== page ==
Subodh Gupta: What does the vessel contain that the river does not?

Subodh Gupta
What does the vessel contain that the river does not? 2014, 
found boat, found objects, found utensils, fabric, steel, found fishing net, bamboo, rope, plastic pipe. 573 x 152.4 x 122 cm. 
Photo by Hai Zhang
What does the vessel contain that the river does not?, 2014 by Subodh Gupta is a monumental sculpture commissioned by the Queens Museum.  As a part of After Midnight: Indian Modernism to Contemporary India, 1947 / 1997, Gupta’s work takes the center stage of this exhibition.  The installation of the work occupies the museum’s floor-level atrium space.  This position elevates the significance of Gupta’s work in relation to the theme of the exhibition.  This particular work narrates a story of a long and arduous journey that toils from day into the darkness of night.  Looking from a distance, this work consists a life-size wooden boat filled with miscellaneous everyday-items with markings and indentations due to frequent usage.  These objects piled on the boat heavies down the vessel to its maximum physical capacity and to the extent of overloading.  This visual effect heightens the desperateness of a migrant who is taking everything he has and needs in order to survive a journey.  

What does the vessel contain that the river does not?, 2014 is about transience and insecurity.  The four wheels placed underneath the boat point to the precariousness and unstable mobility of the vessel.  If the wheels were to be released, the boat could move in any direction without a definitive destination.  The motif in most of Gupta’s large-scale works is the use of metal domestic containers such as the dabbas.  These steel food containers are widely used in South Asia for carrying meals.  On this boat, there are more than one dabbas indicate that the vessel is transporting a family.  Tied to one end of the boat, there are other pots and pans for preparing meals.  The dull and worn appearances of these domestic objects suggest the owner as someone who has endured poverty and hardship.  To balance off the harsh arrangement of the metal objects, the artist places a fishing-net weaved with thin white nylon strings as fine as human hair.  By doing this, the artist adds to the narrative of an ingenious migrant who must rely on catching small creatures of the sea as nourishment.  

For this piece, the artist also includes other items of necessities such as blankets for sleeping and shielding disagreeable weather.  These additions convey the idea of making the vessel into a temporary home while on the search for a better one. The mismatched patterns of the blankets hint that they are found through various sources.  With bits of white cotton showing through the torn fabric, these blankets must have seen better days.  Gupta’s choice of patterned cotton blankets changes the texture of this work.  They softly drape over the bric-a-brac and covers up the harshness underneath yet they also reveal a trying past.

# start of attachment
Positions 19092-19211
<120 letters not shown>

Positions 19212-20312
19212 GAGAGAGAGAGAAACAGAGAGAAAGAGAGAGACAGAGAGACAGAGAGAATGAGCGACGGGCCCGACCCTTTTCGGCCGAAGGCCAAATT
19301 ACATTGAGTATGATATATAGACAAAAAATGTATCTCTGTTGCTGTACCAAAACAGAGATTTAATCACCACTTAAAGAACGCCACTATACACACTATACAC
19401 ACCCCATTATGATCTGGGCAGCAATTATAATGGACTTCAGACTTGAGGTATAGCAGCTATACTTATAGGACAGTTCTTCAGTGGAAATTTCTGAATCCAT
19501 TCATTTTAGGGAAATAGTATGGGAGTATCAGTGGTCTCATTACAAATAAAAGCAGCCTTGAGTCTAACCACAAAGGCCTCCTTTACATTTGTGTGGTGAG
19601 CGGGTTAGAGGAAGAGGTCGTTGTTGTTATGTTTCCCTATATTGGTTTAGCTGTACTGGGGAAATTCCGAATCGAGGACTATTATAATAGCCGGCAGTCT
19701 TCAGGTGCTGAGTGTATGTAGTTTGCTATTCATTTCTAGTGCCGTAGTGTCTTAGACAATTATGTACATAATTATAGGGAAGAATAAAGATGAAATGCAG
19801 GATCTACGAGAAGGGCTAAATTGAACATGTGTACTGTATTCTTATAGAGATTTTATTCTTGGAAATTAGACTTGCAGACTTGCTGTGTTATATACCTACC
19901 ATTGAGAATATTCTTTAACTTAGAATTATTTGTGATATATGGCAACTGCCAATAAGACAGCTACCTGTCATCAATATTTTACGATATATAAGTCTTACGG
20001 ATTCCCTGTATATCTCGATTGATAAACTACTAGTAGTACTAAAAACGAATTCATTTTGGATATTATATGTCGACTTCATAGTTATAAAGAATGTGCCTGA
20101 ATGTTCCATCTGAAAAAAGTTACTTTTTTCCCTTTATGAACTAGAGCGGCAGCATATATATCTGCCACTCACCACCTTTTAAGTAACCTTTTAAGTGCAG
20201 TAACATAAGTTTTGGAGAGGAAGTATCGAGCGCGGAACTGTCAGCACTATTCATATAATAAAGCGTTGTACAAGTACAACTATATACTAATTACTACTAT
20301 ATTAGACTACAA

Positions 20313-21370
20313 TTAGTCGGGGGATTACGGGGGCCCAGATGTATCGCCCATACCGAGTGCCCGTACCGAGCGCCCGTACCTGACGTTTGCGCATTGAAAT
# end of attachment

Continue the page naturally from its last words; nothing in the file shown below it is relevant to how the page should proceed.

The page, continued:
Extending the narrative, the artist incorporates building materials for a potential rest stop and a new home.  Such as, wooden sticks of various lengths, tin roof pieces and plastic tubes are placed in the vessel.  For example, the wooden sticks could serve as the main support for a home, the pieces of tin could be the roof and the tubes could be used to supply water into the home.  These items placed next to the fishing-net and the blankets convey a sense of a migrant’s self-sufficiency and inventiveness.    


The choice of putting Gupta’s What does the vessel contain that the river does not?, 2014 in the center of the museum’s atrium is a metaphorical bridge connecting the two sections of the exhibition.  In the one side of the exhibition are works of early modernist panning from the 1940s to the 1970s, while in the opposite gallery space are works done mostly in the 2000s. The work’s placement recedes far into the space, which requires the viewer’s effort to walk a few paces closer in order to see all its details.  Metaphorically, it is informing when one wish to examine a nation’s artistic progression one must take the time to get closer and look carefully for nuances. 

Subodh Gupta
What does the vessel contain that the river does not? 2014, 
found boat, found objects, found utensils, fabric, steel, found fishing net, bamboo, rope, plastic pipe. 573 x 152.4 x 122 cm. 
Photo by Hai Zhang

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